I have been reading a couple of Bob Mayer’s  books on writing: The Novel Writer’s Toolkit and Write it Forward: From Writer to Successful Author. He is a very successful author; he’s published in both the world of traditional publishing and self-publishing. He’s written successful novels in a number of genres. His background is in US Special Forces and the Green Berets. His books on writing are a bit like a self-help boot-camp. I’ve picked up a couple of interesting tidbits for sure and I’ve had some really good belly laughs, too. I am always fascinated to encounter interesting juxtapositions. Special Forces training as a model for going from a writer to a successful author are certainly a new set of linkages for me.

The trip to Southern California is shaping up in an exciting way. Blog followers – you can look forward to at least three posts per week with a couple of great photos and as much interesting commentary as I can manage. Travelling with Bruce is a bit like going to boot camp – he is the type of person who wants to squeeze as much out of every single day on the road as can be managed. This  means getting up and out by 6:00am at the latest, jam-packing as much into each day as is humanly possible, and then falling into bed in a stupor by 10:00pm at the latest. Sometimes I don’t make it past 9:30pm! But I will endeavour to make notes as the days go by so I have something to post.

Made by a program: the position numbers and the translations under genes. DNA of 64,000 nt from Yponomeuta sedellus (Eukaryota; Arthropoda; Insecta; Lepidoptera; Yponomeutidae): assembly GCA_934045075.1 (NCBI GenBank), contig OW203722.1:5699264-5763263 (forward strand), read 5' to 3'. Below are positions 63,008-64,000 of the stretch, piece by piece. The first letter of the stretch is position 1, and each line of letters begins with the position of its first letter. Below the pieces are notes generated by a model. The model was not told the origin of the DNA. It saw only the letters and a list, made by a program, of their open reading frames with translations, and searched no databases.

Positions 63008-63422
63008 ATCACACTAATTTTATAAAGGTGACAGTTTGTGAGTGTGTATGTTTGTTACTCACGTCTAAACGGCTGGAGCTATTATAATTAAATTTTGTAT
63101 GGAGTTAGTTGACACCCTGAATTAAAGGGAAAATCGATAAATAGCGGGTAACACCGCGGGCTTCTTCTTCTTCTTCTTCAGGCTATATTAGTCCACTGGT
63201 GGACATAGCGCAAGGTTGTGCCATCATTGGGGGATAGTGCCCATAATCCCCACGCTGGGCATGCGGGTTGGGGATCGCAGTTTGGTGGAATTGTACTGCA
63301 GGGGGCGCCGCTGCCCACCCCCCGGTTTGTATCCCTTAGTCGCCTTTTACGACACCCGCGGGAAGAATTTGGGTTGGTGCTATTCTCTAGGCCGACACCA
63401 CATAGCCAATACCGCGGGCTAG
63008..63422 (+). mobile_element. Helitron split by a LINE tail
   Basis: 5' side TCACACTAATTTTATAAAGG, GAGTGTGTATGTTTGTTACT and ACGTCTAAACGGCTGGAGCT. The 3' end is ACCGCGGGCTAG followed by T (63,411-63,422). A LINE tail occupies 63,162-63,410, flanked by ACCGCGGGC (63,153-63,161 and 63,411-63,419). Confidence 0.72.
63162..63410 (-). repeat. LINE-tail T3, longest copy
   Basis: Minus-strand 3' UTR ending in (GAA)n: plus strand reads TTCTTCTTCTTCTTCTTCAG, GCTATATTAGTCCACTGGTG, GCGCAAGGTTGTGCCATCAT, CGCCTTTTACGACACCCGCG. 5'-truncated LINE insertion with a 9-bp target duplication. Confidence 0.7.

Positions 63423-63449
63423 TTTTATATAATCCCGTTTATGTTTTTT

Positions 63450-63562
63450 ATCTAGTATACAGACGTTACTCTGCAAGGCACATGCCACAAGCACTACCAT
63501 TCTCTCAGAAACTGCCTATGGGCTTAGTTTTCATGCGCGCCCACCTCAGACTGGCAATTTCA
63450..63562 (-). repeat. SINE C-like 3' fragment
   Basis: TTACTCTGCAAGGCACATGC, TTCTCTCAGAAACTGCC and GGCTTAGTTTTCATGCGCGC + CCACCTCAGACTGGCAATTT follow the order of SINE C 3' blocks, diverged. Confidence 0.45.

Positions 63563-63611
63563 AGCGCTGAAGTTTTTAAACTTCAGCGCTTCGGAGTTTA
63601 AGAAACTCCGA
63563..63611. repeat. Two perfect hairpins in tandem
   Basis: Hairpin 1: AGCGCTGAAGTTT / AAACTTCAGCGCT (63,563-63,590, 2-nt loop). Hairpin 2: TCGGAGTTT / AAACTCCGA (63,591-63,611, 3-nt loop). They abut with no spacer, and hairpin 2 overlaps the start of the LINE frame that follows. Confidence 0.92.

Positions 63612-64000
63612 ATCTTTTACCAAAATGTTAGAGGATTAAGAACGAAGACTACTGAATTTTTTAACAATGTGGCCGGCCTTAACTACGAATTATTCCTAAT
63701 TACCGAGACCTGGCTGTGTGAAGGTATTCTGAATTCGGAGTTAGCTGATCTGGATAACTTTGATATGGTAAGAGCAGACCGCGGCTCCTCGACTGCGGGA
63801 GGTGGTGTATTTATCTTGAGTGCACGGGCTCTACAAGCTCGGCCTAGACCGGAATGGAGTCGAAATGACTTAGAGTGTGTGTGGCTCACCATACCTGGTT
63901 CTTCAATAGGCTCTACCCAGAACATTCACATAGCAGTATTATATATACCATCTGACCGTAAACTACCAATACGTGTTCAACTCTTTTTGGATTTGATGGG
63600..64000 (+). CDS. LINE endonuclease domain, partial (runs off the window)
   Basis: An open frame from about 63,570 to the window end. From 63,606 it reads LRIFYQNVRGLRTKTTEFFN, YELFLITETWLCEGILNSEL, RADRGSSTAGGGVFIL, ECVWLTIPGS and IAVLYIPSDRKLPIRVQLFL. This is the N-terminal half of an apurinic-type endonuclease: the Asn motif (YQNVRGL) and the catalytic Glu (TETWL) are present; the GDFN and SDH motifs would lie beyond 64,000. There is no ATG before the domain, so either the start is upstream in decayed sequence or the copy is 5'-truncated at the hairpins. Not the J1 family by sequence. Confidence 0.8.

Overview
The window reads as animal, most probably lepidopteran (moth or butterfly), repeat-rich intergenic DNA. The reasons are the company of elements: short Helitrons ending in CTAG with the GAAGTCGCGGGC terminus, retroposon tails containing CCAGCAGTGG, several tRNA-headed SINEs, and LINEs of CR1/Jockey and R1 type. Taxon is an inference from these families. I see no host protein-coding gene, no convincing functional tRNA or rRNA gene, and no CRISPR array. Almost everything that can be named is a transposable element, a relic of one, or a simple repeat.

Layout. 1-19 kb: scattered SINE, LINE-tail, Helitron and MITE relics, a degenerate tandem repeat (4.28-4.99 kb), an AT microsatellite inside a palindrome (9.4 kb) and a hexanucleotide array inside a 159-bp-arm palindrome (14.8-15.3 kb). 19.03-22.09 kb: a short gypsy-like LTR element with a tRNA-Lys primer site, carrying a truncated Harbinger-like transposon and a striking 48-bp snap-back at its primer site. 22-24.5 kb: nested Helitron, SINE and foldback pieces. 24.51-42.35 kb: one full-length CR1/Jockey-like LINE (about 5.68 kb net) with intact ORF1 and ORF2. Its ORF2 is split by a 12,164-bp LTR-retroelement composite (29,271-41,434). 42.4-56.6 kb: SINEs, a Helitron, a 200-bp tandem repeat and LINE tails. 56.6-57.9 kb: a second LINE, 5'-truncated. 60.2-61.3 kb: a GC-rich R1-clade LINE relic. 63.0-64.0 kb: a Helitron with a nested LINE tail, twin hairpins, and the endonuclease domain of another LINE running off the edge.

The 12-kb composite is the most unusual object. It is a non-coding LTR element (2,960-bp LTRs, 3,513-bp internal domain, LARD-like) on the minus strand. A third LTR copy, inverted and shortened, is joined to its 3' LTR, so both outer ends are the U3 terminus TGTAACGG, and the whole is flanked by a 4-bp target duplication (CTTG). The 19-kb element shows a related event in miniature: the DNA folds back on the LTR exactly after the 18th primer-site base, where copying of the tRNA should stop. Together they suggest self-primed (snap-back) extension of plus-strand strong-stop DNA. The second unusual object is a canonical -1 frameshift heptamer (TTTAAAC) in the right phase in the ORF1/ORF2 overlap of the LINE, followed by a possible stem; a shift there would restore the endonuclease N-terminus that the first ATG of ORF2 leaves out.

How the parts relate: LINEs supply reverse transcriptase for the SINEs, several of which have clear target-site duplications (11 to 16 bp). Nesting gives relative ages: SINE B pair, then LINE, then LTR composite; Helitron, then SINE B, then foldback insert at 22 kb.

This September has been lovely here – we haven’t had a drop of rain the entire month and the garden is beautiful. We’re eating our own beans practically every day and loving it. Bruce has been busy splitting out the last of this winter’s firewood and baking it out in the driveway. Life is good.

So that self-locates me for the moment. What about you? Where are you at in the journey? Let me know – I’d love to hear and I promise to reply.

 

 

 

My First Attempt at Flash Fiction

I just completed my inaugural stab at writing a piece of flash fiction. This is my first contribution to the Ramsgate Women’s Fiction Writing Group. I found them on Facebook – I am their first (and I suspect only) overseas member. The prompt was supposed to be something you’d see written on a post-it note. I’ve never been so grateful for being a quick thinker and a fast typist – we were only supposed to write for 20 minutes and I was determined to honour the parameters. The group was meeting together to do this exercise in what I’m imagining was a really cool little British pub, drinking pints and eating crisps, no doubt. (I’ve never been to the UK so I’m drawing on Coronation Street here for inspiration.) I was all alone at my kitchen table – still, I want to be a good group member! I ended up with 5 full minutes to spare for some edits.

Prompt: Birthday present for dad?